PUBLIC HEALTH AND DEVELOPMENT IN SOUTH AFRICA
Interview with South Africa Program Director Jacob DuPlessis
Additional Links and Resources:
Assistant Director, IPD Study Abroad
Location: Stellenbosch, South Africa
Institution: Stellenbosch University
Term: Spring Quarter (2013 Program Dates: April 3-June 16)
Application Deadline: November 1, 2013
Language Requirement: None - all classes are taught in English
Academic Interests: Global Health, African Studies, History, Social Policy, Political Science, Anthropology, Pre-Med, Sociology, Humanities, Economics
ABOUT THE PROGRAM
The Northwestern IPD Public Health & Development in South Africa program introduces students to public health issues, development policies, and political reform in contemporary South Africa. Within the context of South Africa’s unique socio-political and cultural background, students will explore the country’s most pressing healthcare issues and the challenges of delivering healthcare in light of widespread poverty in the post-apartheid era. Students will have the unparalleled opportunity to engage with leading health practitioners through organized excursions to public and private hospitals and clinics, grassroots organizations, and private agencies in Stellenbosch and Cape Town. Students will also spend a week at Kruger National Park to learn about community health and development. Courses are taught in English by faculty at Stellenbosch University.
Founded in 1881, Stellenbosch University (originally Stellenbosch College) is one of the top research universities in South Africa. Stellenbosch University is located in the beautiful Jonkershoek Valley in the center of the Western Cape Winelands. Stellenbosch is the second oldest city in South Africa and about a 35-minute drive from Cape Town.
Contemporary South African Politics (1 credit)
The course will deal with the apartheid past and the transition to democracy, party politics at present, the politics of race, and the political economy of South Africa. Then, it will concentrate on four important policy issues – HIV/AIDS, gender equality, poverty, and social welfare. The course concludes with the question: Can South Africa consolidate its democracy?
Course Instructor: Amanda Gouws
South African Culture, Language, and Identity (1 credit)
This seminar will introduce the diverse cultures and languages that exist in the Stellenbosch region and throughout South Africa. Students will be learn how the attitudes, ideas and values of individuals and groups in South Africa are represented in their history, art, literature, languages, religion, food, cultural practices and customs, and other creative activities, which will provide them with a contextual basis for understanding other coursework, as well as relationships with South Africans at the university and in communities.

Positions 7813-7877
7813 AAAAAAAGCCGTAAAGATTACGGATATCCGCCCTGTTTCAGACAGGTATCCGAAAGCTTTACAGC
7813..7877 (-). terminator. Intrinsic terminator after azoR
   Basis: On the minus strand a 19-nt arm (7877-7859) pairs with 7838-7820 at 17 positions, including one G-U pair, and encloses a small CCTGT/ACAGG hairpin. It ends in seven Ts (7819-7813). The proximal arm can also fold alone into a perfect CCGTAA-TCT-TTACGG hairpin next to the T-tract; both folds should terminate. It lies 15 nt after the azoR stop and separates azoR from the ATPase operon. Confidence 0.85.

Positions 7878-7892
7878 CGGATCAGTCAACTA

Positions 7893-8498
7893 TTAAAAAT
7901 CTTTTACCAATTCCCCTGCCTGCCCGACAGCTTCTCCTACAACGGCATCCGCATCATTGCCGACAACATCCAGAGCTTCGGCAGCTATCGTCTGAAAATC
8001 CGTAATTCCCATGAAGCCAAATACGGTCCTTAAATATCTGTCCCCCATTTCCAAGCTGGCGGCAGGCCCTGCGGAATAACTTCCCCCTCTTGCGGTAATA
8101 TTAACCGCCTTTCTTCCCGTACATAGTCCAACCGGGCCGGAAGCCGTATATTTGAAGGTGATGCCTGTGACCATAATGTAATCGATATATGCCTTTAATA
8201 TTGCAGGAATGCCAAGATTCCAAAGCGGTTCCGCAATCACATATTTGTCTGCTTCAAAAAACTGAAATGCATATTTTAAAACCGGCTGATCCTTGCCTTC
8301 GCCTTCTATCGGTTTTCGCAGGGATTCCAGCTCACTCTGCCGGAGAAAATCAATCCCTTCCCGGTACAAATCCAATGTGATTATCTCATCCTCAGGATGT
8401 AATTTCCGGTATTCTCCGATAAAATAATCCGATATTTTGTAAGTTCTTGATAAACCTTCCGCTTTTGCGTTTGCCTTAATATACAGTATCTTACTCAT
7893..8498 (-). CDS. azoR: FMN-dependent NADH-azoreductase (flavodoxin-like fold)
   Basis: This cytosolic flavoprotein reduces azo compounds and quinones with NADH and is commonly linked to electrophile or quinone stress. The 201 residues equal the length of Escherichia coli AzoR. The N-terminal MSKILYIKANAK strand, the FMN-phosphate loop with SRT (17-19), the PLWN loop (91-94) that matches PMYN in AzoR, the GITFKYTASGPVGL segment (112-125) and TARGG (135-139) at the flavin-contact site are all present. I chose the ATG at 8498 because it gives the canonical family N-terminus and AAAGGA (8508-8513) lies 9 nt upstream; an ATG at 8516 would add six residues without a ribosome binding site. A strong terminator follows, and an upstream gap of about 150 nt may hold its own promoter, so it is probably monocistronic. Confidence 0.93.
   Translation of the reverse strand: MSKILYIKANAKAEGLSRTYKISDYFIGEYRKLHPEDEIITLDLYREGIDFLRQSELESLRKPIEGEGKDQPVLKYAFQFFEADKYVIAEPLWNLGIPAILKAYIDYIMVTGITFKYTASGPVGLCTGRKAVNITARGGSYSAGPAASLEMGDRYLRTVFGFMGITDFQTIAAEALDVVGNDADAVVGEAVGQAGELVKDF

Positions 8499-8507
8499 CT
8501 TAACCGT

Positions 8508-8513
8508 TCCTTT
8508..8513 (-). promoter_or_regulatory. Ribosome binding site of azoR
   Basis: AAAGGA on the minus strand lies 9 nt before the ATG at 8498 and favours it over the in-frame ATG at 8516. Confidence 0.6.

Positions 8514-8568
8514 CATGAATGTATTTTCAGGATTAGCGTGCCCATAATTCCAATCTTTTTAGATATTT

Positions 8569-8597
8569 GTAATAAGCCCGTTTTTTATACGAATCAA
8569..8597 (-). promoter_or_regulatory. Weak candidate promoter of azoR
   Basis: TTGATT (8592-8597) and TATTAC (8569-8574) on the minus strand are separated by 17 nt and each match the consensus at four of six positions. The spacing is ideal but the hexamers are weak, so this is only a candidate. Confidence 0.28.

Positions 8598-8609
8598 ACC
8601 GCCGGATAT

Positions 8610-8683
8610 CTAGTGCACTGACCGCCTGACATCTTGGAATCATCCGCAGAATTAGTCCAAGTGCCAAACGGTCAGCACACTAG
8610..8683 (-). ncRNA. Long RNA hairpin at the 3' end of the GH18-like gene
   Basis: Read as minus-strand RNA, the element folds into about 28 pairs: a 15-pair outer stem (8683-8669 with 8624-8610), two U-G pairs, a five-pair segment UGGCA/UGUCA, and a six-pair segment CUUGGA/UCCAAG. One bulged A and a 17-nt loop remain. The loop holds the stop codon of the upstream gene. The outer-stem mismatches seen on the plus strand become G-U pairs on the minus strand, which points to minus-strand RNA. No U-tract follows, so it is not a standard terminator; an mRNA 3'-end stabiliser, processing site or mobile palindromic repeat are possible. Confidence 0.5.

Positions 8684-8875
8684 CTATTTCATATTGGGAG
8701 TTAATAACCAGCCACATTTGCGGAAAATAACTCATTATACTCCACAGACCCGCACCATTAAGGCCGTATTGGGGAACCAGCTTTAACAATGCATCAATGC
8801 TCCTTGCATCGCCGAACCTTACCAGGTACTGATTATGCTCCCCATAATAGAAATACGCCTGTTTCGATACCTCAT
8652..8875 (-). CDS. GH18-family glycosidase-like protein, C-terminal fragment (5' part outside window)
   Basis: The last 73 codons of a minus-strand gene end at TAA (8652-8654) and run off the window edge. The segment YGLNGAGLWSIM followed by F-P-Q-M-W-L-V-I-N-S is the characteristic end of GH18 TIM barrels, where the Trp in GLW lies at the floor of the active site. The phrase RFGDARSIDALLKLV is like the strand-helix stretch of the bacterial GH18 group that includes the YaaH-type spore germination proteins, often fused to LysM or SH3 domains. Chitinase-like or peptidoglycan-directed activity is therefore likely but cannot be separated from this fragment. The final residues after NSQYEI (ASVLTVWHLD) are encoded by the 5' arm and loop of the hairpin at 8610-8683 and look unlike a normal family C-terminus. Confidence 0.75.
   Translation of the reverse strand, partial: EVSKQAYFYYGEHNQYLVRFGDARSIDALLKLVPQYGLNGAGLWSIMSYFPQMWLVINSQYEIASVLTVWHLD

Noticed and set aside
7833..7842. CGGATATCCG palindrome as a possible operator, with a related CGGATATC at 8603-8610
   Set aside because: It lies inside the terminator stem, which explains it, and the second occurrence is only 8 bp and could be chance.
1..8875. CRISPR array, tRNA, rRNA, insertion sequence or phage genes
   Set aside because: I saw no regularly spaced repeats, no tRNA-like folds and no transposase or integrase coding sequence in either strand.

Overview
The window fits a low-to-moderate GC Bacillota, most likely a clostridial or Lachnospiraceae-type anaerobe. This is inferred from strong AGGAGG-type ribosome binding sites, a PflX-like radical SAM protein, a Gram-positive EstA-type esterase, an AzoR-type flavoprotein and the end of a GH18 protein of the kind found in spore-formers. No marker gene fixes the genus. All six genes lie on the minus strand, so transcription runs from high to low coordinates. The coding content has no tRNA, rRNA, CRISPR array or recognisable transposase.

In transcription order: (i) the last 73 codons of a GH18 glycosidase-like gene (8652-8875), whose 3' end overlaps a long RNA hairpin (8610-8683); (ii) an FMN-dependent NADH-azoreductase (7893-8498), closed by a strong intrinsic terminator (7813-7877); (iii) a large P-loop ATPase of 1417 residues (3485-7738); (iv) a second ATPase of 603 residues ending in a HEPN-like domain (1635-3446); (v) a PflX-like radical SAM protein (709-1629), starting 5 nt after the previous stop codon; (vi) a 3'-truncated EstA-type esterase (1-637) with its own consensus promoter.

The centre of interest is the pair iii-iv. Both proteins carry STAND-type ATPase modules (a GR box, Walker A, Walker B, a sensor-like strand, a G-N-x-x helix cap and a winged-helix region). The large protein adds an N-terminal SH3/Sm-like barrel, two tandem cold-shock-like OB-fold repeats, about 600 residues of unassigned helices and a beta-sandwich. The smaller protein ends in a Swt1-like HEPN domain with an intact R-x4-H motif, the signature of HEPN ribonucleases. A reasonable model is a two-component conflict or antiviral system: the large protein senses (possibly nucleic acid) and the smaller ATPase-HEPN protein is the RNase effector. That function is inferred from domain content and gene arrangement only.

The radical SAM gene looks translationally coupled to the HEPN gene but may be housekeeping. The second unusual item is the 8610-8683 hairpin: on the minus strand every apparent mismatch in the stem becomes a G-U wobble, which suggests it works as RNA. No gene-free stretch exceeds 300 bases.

Course Instructor: Amanda Gouws
Public Health in South Africa (1 credit)
This course will combine lectures and visits to public health care sites in Western Cape, including clinics, agencies, and NGOs. Students will learn about the health care system in South Africa, as well explore important health issues, including: HIV/AIDS & tuberculosis, nutrition, fetal alcohol syndrome, environmental health, and rehabilitation.
Course Instructor: Stefanus Snyman
Health and Development in South Africa (1 credit)
This course combines class lectures on economic and social development theory and practice in South Africa with service learning opportunities at non-governmental health organizations in/around Stellenbosch. Students will complete a service learning project and a group research report based on their NGO experience.
Course Instructor: Jacob du Plessis
Kruger National Park & Hamakuya
Under the direction of noted scholar David Bunn, a Northwestern University alumnus, students will visit Kruger National Park and Hamakuya, a rural local village. Students will participate in activities rarely open to other visitors, including game viewing drives, night walks in the veld, and a homestay in Hamakuya, all the while learning about the culture, history, research, and challenges of the places visited.
Johannesburg is an important cultural, political, and historic center in South Africa. Possible visits in Johannesburg include Soweto, the Apartheid Museum, Constitutional Hill, and the Cradle of Humankind.
Local excursions include visits to townships and local attractions in and around Stellenbosch as well as important historical, social, and cultural sites in Cape Town. Students will also have the option to visit Cape Point and the Garden Route.
HOUSING & MEALS
Students stay in Concordia, an international dorm in the residential area on campus. Each student will share a flat with other Northwestern students of the same gender. Flats are furnished with a bed, desk, chair, closet, and a mini-kitchen. Students are responsible for the costs of all meals.
Spring 2013 Program Fee = $14,460, which includes tuition, program-related excursions, housing, and HTH Worldwide Health Insurance. Students should also budget about $1,750 for international airfare, $100 for books and supplies, and approximately $2,200 for discretionary expenses, including meals, non-program transportation, and incidentals. All students are eligible to apply for IPD and external funding opportunities and will be subject to existing withdrawal and cancellation policies.
For more information about IPD study abroad funding opportunities, please see the Fellowships section of the IPD website.
For more information about financial aid for study abroad, please refer to the Money Matters resource page of the Study Abroad Office website, or contact Krista Buda at the Financial Aid Office: email@example.com or 847-491-7400.